A Ghost Named Lucy
The area of West 44th Street in New York City was just a patch of farmland and forest and 1792. The American Revolutionary War had ended less than 10 years before, and maybe events that took place then caused the ghost that eventually became known as Lucy Ryan to haunt this area.
New York City grew and expanded and by the 1800s a road was laid down in that area. In 1862 a brick townhouse was built on the corner of Forty-Fourth Street and Ninth Avenue. The area became known as Hell's Kitchen and was close to the theater district.
The Rodenberg family lived there, and a Mr. Payne bought it and remodeled it carefully in order to keep its Victorian appearance. In 1962 June Havoc, the movie and Broadway star bought the house. She rented the upper floors to various tenants, and lived downstairs.because no one would renew the lease on it. She lived there until 1969.
Before long June started to hear rappings on the kitchen floor, at the magic hour of 3 AM. She thought there was something wrong with the structure of the house and brought in a carpenter, a plumber and an architect who found no problem with the home. June's maid also heard the tapping. Underneath the floor of June's apartment there was floor-through apartment, but the tenants never complained of any noises.
It was then that June started to believe that her house was haunted and spoke about her experiences on her television show. Gail Benedict who was involved in public relations got her in touch with Hans Holzer.
In his book, Ghosts: True Encounters with the World Beyond he described the investigation of June Havoc's home. He arranged several seances starting in January 1965. He brought with him the English medium and witch Sybil Leek.
It did not take long for the ghost to make its appearance by tapping on floorboards in the rear of the house. The entire interaction was being filmed for June Havoc's television show. Sybil Leek allowed the spirit to speak through her, and she identified herself as Lucy Ryan who was 20 years old and to her the year was 1792. She claimed she was very hungry. When asked how she had gotten there she described herself as a camp follower of the army in Napier's regiment.
She said she couldn't leave because of too many soldiers and that she was making noises because she wanted to get food, "meat and corn". Apparently she had been abandoned by a soldier named Alfred, who left her in the care of another man. She refused to leave and Sybil Leek while visiting a small courtyard in the back of the home said a body might be buried close to the wall of the basement.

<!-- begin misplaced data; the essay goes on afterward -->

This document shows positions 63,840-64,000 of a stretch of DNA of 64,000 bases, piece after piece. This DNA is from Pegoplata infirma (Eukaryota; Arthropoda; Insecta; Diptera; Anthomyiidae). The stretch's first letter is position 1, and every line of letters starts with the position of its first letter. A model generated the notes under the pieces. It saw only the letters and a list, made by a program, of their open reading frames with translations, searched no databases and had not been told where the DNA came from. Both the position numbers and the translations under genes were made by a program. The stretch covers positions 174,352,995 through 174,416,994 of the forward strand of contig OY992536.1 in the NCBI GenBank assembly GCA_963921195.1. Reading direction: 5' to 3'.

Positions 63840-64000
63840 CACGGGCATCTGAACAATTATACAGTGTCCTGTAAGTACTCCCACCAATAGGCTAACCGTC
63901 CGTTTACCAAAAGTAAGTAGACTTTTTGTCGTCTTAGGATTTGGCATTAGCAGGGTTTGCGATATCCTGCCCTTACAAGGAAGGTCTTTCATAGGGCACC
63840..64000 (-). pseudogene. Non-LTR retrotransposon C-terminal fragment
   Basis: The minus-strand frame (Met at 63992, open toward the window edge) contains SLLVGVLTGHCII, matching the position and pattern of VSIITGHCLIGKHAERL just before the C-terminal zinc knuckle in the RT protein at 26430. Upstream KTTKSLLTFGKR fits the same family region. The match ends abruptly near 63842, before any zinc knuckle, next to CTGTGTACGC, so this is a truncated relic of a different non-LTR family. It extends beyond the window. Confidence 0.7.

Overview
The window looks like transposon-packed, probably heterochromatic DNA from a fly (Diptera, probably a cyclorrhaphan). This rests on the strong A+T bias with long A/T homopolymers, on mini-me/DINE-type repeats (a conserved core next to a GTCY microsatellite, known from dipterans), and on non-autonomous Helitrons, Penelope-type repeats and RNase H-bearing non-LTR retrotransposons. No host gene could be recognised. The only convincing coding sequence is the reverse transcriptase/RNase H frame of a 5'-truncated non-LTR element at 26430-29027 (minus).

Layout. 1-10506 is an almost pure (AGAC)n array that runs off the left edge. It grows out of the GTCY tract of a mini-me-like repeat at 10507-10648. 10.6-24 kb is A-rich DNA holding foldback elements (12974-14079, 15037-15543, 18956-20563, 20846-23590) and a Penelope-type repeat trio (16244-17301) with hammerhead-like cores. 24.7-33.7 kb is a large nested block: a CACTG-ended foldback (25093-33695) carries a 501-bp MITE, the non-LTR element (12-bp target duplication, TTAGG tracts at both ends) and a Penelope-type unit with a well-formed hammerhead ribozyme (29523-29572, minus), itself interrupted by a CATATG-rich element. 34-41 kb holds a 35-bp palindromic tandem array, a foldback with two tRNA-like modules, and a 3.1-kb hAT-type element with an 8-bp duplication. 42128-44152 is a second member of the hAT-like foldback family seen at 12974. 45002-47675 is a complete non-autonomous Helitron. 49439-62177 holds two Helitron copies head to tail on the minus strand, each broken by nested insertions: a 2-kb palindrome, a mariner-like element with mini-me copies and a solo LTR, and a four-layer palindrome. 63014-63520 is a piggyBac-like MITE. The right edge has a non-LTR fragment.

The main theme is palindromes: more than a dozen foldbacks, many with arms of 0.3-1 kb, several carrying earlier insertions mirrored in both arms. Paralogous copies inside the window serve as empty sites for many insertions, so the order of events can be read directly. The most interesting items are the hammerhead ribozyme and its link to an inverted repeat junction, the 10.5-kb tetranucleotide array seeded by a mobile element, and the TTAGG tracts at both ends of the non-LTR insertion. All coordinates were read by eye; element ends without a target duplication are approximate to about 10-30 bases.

Lucy not only did not leave, but transferred her tapping from the kitchen to June Havoc's bedroom.
Research was completed regarding the information given by Lucy the ghost, and it turned out Colonel George Napier, a British officer had served on the staff of Sir Henry Clinton. The Clinton mansion had once occupied the area where June's house was now at . Holzer had investigated other ghostly manifestations at Clinton Court two blocks to the north.
It turned out that Napier had been in charge of a regiment from 1781-82 at this very place. It was especially noted in the history books as Napier's wife and children had contracted yellow fever while living there and died. Sir Henry Clinton did not allow Colonel Napier to join his family and shipped him off to England. The area where the Napier family had lived and died later became Potter's Field.
During a second seance on January 15, 1965 Lucy was again channeled through Sybil Leek. She gave Alfred's last name as Bailey and that she was waiting for him and that he had told her he would return. The group tried to cross Lucy over, but all that happened was that the tappings were now heard throughout the entire apartment.
A third seance was conducted in March 1965. Sybil Leek under trance described where Lucy had moved on, but Alfred was still there. He was waiting for Lucy now. He described where it appeared several people were sick close to the river. Alfred described where people were hungry and cold and were buried in a pit.
The activity quieted down considerably and Hans Holzer cautioned June Havoc not to feel sorry for the ghost, and eventually all activity died away.
ACTUAL HISTORY -
It wouldn't be the first time that ghosts come through with dates that are not on the mark. Such is the case with the story of Lucy. This information also disputes dates supposedly researched and reported in Holzer's book.
The information given that Alfred Bailey served under Napier could be possible, however the year of 1792 does not. Captain Napier as he was known then had first married Elizabeth Pollock and indeed she along with several of his children died in America. He became sick himself, and was shipped back to England by Sir Clinton with his one remaining child, the infant Louisa Mary (who died in 1856). In 1781 he was still in Britain and he married Lady Sarah Lennox with whom he had 8 children. He did not return to America.
Yellow fever reached epidemic proportions in 1795, 1799, and 1803 claiming thousands of lives over the course of its presence in NYC. Upon infection, most victims would experience headaches, followed by severe exhaustion, high fever and slowed heart rate. This period was followed by a remission stage and then by delirium. During the delirium stage, victims acquired a characteristic yellow hue on their skin and pupils. In final stages, a vomiting of black bile occurred and was followed by death.
Source - Holzer, H. (2004). Ghosts (pp. 256-262). New York: Black Dog & Leventhal.
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Stranger Than Fiction Stories by M.P. Pellicer